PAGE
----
Major, but less dramatic changes in temperature took place during glacial and interglacial periods with concomitant salinity oscillations. The long-term salination of ocean is regarded as a constant process, while the fluctuating dilutions suggest an initial low salt concentration of the ocean.

Salinity of ocean at the time of emergence of land vertebrates

The maintainance of constant ion millieu (0.3 Osm) of land vertebrates versus the recent salinity of ocean (1.09 Osm) is taken as an evidence for a long-term salinity increase. Although, there were occasional desalination events, a long-term salination process is hypothesized, in which the osmotic concentration of the ocean increased in the past 400 million years from 0.3 Osm to 1.09 Osm. To judge the salinity change of the ocean by plotting salinity against geological time, only a rough estimation can be made (Figure 1).

Looking back at climatic changes, the general tendency of global warming can be charaterized by a long-term salination process, interrupted by intermittent fluctuations restricted to glacial concentration and interglacial dilution periods. The longterm salination suggests that the glacials and interglacials will be repeated at inceasingly higher salt concentration of ocean which is likely to result in gradually shortened and more frequently occuring ice ages. The widening gap between the increasing salinity of ocean and the melted ice suggests higher amplitudes of climatic oscillations, manifested in higher storm frequency and intensity [39,40].

Figure 1:Schematic representation of ocean salination. Three salt concentrations have been plotted against geological time. The initial salt concentration (zero time point) at the time when the world ocean cooled down to today’s temperature is unknown, but was probably much lower then the recent value. Its growth is indicated by the dotted curve. a) present day sea osmolarity after 4.5 billion years of global history (1.09 Osm), b) hypothetical salt concentration of Caspian Sea representing the Thetis Ocean (0.35 Osm) some 50-60 million years ago, and c) Devonian salt concentration of ocean after 4.1 billion years of global development, believed to correspond to the concentration of blood electrolytes of land vertebrates (0.3 Osm). By extrapolation the salinty increase to 5 Osm would take at least 500 million years. Assuming that salination follows a saturation tendency, the process can be characterized by a sigmoidal curve that may indicate an extended saturation and life on earth.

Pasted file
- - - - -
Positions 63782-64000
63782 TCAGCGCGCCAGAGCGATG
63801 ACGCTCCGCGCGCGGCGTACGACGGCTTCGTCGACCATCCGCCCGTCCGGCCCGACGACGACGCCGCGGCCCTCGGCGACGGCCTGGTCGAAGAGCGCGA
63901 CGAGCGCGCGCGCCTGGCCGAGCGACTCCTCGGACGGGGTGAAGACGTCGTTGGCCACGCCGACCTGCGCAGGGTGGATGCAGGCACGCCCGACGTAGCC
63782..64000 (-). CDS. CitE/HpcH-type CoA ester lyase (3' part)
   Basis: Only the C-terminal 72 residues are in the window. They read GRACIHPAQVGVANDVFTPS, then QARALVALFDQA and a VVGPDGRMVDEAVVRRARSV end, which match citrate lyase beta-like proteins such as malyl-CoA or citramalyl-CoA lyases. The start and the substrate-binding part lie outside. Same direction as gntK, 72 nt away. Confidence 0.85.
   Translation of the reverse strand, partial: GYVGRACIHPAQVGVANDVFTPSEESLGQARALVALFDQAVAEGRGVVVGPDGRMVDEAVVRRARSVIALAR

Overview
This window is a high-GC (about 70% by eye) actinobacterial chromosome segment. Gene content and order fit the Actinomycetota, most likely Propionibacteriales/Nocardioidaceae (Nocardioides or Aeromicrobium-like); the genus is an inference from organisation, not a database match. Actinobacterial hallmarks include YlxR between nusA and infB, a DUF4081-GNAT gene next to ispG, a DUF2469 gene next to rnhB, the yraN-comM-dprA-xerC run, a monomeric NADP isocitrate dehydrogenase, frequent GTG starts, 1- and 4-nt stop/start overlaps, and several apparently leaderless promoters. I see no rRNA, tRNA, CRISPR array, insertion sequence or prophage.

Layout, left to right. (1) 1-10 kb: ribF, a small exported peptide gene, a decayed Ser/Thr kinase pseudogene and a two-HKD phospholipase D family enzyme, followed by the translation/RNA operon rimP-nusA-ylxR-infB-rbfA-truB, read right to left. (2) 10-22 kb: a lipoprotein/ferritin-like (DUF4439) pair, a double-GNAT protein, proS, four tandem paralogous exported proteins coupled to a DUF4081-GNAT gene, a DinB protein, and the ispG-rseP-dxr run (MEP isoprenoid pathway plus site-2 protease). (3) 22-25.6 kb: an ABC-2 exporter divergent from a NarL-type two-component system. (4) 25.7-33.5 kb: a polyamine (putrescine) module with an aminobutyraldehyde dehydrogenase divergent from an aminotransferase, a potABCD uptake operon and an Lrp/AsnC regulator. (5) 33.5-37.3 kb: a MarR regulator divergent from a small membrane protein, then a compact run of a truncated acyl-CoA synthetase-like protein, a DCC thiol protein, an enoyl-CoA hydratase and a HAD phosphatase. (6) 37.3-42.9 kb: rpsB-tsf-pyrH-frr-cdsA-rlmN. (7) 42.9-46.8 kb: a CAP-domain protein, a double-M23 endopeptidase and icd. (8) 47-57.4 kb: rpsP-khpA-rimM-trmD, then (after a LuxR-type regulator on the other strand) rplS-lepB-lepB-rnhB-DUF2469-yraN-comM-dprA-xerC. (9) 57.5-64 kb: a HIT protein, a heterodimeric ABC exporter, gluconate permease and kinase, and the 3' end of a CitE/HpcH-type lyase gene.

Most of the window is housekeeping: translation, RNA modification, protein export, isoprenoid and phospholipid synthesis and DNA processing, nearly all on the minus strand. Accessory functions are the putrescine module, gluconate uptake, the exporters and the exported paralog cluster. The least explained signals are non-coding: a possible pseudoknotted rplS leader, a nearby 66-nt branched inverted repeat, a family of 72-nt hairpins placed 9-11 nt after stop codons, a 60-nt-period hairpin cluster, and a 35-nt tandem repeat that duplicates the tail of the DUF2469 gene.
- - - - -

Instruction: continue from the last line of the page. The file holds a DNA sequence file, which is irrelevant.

Combined effect of pollution and global warming

The Arctic ice is containing at least 15% sea ice and as a fresh water stream is carried by ocean currents also referred to as the meridional overturning or thermohaline circulation. Salinity changes have the potential to modify the layers of the ocean and affect the heat content. Salinity and temperature jointly determine the ocean’s density. Higher salinity and colder temperatures, result in increased ocean density and lower sea surface height. The density of seawater is only slightly affected by cooling near the freezing point. Rather salinization through sea-ice formation or evaporation is required to make water dense enough to sink into the ocean interior [17]. To the contrary warmer and fresher (diluted) sea waters, decrease the density and elevate the sea level. As a consequence of the increased evaporation of the diluted warmer seawater at low latitude, cloud formation, storm frequency and severity intensify. All these deductions lead to the conclusion that cloud formation on Earth is governed by Raoult’s law of dilute solutions. The lower the concentration of a solution and the higher its temperatute, the more its vapor pressure and the higher the evaporation of the solution and precipitation formation will be.

It is debated whether the temporary masking effect of global warming on the salination process will have an overall interglacial or glacial outcome. The global melting could initiate a warmer, wet period hall-marked by an overall higher water vapor pressure resulting in more cloud formation and precipitation. This tendency seems to be supported by the tendency of global warming and storm frequency and intensity at least in some regions e.g. Atlantic storms that have been doubled in the past 40 years. Computer simulations predict other unusual meteorologic activities and also favor the continuation of the ongoing interglacial period. Unusual climatic events are not restricted only to the north Atlantic region, recently more hurricanes hit the US South mainland than the average had been per decade in the previous 40 years. The increased storm frequency seems to favor the continuation, moreover to boost the antiglacial tendency.

Alternatively, one could argue that the recent dilution period is not uniform and more expressed in the polar regions and around the Greenland Ice sheet, where the temperature is close to the freezing point. Despite the dilution effect at this low temperature the few percentages of vapor pressure elevation may remain unnoticed and the storm intensity correspond to regular oscillations. Moreover, the sustained increase of evaporation and cloud formation could have a strong cooling effect on the atmosphere, initiating oscillation toward a glacial period.